At Bogart Wealth, we aim to remove some of this confusing guesswork. We are fee-only fiduciary advisors in the truest sense. We don’t sell insurance products, and we don’t have a dual registration. Our payments come from you and our obligation is to you, and you alone.
“There’s no such thing as free advice”
You’ve heard the saying, and when it comes to financial services, it’s true. If you think your advisor works for free, it’s likely they’re receiving commissions behind the scenes.
Several financial products, including annuities and mutual funds, are packaged and marketed just like anything else. The firms that design these products often pay commissions to the financial professionals that sell the products to clients.
Advisors commonly promote this as a good deal for clients: Because the advisor makes money from these products, clients pay less. Some even bill it as free advice!
But as we explained earlier, professionals selling these products are rarely obligated to put your interests—including the financial goals you have for your family—before their own. These products might have lower returns than competing products, higher fees that eat away at returns, or they might not match your goals or risk tolerance.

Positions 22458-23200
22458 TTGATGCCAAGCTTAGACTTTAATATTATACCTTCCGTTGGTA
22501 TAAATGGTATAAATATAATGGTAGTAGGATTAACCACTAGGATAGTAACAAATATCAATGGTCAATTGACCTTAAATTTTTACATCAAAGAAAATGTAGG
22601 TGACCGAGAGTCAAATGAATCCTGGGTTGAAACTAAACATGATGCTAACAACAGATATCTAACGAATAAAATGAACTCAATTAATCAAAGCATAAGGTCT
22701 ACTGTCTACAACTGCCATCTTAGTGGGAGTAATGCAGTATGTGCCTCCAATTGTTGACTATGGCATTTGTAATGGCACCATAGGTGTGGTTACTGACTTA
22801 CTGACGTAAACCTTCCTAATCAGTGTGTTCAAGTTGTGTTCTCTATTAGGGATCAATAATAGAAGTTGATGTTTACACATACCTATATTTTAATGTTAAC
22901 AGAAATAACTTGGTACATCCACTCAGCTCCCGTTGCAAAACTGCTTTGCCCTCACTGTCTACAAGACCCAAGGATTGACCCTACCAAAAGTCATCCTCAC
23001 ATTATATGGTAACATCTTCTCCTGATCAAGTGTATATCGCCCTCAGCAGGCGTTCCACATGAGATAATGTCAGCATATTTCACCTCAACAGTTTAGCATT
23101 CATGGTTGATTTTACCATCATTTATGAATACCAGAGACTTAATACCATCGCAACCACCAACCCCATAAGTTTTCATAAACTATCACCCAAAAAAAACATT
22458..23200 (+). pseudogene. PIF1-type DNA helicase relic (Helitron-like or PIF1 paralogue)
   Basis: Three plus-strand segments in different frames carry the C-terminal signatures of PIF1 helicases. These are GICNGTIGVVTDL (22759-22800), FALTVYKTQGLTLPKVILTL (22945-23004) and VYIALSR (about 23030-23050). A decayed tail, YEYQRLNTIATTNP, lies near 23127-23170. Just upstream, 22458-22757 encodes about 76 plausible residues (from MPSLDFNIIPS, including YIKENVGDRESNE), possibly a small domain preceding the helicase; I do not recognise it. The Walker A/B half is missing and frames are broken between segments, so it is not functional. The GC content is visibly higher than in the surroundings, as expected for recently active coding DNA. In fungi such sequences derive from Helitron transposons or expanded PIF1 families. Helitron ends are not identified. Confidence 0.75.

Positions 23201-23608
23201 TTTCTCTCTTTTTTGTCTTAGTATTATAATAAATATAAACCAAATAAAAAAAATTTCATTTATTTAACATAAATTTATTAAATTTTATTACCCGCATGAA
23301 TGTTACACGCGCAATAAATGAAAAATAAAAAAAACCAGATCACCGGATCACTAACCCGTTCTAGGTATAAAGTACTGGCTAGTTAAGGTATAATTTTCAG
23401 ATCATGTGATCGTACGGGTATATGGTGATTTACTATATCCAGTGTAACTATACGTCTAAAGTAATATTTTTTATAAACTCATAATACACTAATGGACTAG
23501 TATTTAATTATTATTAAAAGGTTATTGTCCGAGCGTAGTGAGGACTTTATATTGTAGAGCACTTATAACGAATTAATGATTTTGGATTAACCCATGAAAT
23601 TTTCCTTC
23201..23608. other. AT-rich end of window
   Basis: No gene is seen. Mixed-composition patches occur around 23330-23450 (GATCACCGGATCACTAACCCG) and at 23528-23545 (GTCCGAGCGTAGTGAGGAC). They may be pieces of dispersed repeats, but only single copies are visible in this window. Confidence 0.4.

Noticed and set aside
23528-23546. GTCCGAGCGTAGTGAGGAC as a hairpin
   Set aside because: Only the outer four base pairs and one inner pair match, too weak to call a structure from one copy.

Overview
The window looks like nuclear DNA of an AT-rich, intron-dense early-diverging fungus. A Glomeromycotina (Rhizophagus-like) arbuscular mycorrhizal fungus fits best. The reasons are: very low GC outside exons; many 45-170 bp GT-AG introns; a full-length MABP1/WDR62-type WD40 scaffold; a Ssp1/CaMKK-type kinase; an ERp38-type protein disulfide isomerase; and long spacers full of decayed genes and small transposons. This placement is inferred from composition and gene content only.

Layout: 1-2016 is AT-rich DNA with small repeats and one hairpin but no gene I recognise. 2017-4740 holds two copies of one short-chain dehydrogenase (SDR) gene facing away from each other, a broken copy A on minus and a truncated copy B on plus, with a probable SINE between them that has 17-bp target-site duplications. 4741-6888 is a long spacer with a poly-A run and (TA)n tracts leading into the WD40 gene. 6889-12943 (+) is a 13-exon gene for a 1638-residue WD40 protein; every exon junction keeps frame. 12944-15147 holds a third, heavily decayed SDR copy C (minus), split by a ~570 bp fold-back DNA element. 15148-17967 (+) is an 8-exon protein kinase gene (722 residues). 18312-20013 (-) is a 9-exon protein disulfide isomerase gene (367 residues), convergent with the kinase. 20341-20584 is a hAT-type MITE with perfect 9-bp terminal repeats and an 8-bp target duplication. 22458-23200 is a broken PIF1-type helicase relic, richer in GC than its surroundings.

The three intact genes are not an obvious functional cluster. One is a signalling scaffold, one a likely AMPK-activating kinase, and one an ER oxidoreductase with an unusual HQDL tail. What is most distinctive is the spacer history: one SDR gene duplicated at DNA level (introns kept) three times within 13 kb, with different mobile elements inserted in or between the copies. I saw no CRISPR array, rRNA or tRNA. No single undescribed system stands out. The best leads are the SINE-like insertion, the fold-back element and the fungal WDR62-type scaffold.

A fiduciary, on the other hand, is legally obligated to recommend the best product for you, even if another product offers a commission; fee-only advisors refuse those commissions entirely.
One of the main reasons we founded Bogart Wealth was because we wanted to put your interests first; we wanted to be fiduciaries. While some advisors might hide how they’re registered or structured, we’re proud to say we operate as fee-only fiduciaries, and we can help you evaluate products from other providers who do charge commissions.
Seeking professional advice and assistance, such as the personalized financial planning services offered by Bogart Wealth, can help ensure you make the most informed decisions based on your unique circumstances.Registration of Bogart Wealth or any investment adviser with the SEC does not imply any level of skill or training. For more information about Bogart Wealth and the fees we charge, please view our Form CRS. Free and simple tools are available to research firms and financial professionals at www.investor.gov/CRS. The site also provides educational materials about broker-dealers, investment advisers and investing.